|Tim Whitehead with Liam Noble.
Scarborough Jazz 2010. Photo Credit and ©William Ellis
All Rights Reserved
Tim Whitehead plays Wayne Shorter
(The Farncombe Cavern, Godalming, Surrey. 12th February 2014. Review by Sarah Chaplin)
Having had a busy year building on his work as musician-in-residence for Tate Britain, touring a new interactive show for children endearingly entitled Centrally Heated Knickers with Michael Rosen, as well as writing the score for an ambitious new contemporary dance piece called Strung Out, composer and saxophonist Tim Whitehead was on fire last night.
Whitehead was appearing with John Turville on piano and Winston Clifford on drums at bassist Marianne Windham’s monthly jazz night at this hidden gem of a cultural outpost – the Farncombe Cavern – playing a wonderful set of mostly Wayne Shorter tunes.
As a participant in Tim’s excellent workshop which preceded the gig, I was particularly keen to hear his interpretation of the tunes we’d worked on – Beauty and the Beast, with its burning funk groove and Ana Maria with its hauntingly original melody built around a fairly bewildering set of chords (or so it seems to a relative novice like me). Both were delivered with guts and passion, among a host of other tunes that Whitehead had picked out as his personal favourites.
It’s always fascinating to watch how four accomplished jazz musicians who’ve not played together before as a quartet let alone rehearsed the set, can perform so ridiculously well, riding the knife edge of quirky ad hoc intros and outros, goading each other to shift pace and feel in their solos, sharing their ideas through their instruments. Tonight was a great example of just that – Clifford moving between sticks, brushes and hands and even happily singing along for some numbers, Turville tugging artfully at the time feel and bristling with vivid lines, and Whitehead playing not just his signature tenor sax on the set, but also digging out his soprano and then an ancient and brooding bass clarinet for She Moves Through the Fair, which he segued into his own arrangement of folk tune Lovely Joan.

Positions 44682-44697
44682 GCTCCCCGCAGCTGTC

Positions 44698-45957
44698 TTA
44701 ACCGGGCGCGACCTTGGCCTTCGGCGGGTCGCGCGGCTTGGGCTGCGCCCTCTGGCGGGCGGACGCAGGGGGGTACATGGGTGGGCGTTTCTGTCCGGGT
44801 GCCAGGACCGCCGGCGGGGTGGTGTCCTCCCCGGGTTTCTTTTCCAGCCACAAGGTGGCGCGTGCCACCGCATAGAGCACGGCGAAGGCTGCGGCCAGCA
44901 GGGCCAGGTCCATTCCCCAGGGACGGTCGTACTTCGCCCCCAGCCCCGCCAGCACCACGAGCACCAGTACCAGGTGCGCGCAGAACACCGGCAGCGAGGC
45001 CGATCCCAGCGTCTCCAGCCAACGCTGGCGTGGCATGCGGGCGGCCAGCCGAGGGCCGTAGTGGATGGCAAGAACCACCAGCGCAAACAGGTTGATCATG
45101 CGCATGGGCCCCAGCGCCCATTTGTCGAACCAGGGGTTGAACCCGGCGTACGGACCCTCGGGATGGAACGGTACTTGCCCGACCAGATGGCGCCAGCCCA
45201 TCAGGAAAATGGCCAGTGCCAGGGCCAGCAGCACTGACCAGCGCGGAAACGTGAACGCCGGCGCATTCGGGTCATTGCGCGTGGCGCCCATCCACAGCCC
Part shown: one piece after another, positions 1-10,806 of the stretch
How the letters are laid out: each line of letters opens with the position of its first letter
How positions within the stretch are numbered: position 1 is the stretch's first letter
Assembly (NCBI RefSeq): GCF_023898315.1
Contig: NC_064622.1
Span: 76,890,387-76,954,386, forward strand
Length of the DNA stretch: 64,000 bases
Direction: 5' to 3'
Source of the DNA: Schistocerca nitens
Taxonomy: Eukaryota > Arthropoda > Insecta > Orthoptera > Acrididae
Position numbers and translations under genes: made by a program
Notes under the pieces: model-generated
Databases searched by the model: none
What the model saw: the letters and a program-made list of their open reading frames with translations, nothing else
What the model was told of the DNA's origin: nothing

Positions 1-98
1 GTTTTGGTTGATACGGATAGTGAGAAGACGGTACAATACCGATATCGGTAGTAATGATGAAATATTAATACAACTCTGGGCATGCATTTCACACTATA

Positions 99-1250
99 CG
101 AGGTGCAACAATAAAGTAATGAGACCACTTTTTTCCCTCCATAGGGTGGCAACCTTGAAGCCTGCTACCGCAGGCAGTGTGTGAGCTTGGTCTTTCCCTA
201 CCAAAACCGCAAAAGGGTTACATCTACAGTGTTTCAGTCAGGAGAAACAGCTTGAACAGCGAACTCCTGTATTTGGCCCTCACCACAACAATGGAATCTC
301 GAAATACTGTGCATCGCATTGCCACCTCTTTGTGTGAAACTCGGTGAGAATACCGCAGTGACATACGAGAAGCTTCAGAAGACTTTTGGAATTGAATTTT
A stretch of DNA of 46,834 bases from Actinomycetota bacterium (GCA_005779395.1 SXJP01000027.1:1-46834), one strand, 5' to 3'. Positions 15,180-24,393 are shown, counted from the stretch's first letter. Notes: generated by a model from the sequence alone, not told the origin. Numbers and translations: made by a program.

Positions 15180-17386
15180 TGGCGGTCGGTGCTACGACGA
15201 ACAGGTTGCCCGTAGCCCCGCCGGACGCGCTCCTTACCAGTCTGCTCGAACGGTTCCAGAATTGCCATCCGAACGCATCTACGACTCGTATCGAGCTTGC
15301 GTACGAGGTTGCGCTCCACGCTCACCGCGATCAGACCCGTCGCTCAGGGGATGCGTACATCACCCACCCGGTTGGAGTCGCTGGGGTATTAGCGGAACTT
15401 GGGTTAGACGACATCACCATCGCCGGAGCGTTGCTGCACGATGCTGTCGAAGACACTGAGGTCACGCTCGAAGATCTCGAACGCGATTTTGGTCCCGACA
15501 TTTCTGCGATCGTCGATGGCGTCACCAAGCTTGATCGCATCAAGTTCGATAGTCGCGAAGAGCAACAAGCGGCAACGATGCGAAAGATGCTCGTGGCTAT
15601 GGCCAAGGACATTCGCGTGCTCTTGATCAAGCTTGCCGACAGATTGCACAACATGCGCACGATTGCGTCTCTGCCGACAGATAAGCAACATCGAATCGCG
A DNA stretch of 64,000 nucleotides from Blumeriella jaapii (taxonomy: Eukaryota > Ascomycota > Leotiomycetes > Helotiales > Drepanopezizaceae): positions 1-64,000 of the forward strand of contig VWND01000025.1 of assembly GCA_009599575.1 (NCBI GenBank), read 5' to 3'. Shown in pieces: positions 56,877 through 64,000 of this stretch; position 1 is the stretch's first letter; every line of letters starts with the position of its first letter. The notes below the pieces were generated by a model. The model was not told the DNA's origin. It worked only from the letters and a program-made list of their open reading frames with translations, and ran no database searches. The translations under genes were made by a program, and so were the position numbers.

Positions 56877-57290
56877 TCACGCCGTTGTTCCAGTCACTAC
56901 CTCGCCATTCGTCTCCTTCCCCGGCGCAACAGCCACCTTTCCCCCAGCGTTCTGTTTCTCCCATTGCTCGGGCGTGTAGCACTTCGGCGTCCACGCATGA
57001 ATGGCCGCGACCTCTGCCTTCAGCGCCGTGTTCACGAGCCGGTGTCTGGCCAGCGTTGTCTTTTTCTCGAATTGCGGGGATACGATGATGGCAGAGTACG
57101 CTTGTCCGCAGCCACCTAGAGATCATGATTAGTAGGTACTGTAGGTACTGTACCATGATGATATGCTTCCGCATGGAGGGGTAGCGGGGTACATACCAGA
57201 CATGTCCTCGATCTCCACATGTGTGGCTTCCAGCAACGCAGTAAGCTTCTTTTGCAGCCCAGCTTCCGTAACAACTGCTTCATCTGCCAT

Whitehead had also picked out a lovely Keith Jarrett number to play – Memories of Tomorrow, a simple melody with plenty of scope for the musicians to stretch out. Other treats included Whitehead’s transcription of Shorter’s magestic tune Serenata, and the wonderfully dissonant Angola. As a improviser, Whitehead is consistently inventive; he spells out his argument in beautifully paced phrases, elegantly intensifying each chorus in terms of dynamics, tone and even body language, as he sensitively searches out the inner core of each tune. Right at the end, having focused most of his set around Shorter’s wonderful 1975 album Native Dancer and his 2003 comeback album Alegria, Whitehead pushed things into true fusion territory with their epic last number, when Turville put the keyboard into overdrive and the whole band completely rocked out with evident enthusiasm on Palladium, a tune from Weather Report’s Heavy Weather days.
Whilst growing her reputation as an intrepid and versatile bass player on the circuit, Marianne Windham has developed an impressive track record for getting stalwarts of the jazz world to wend their way down the A3 past Guildford for a mid-week riot of jazz – and packing the house every time with eager punters from Surrey, Hampshire and probably much further afield.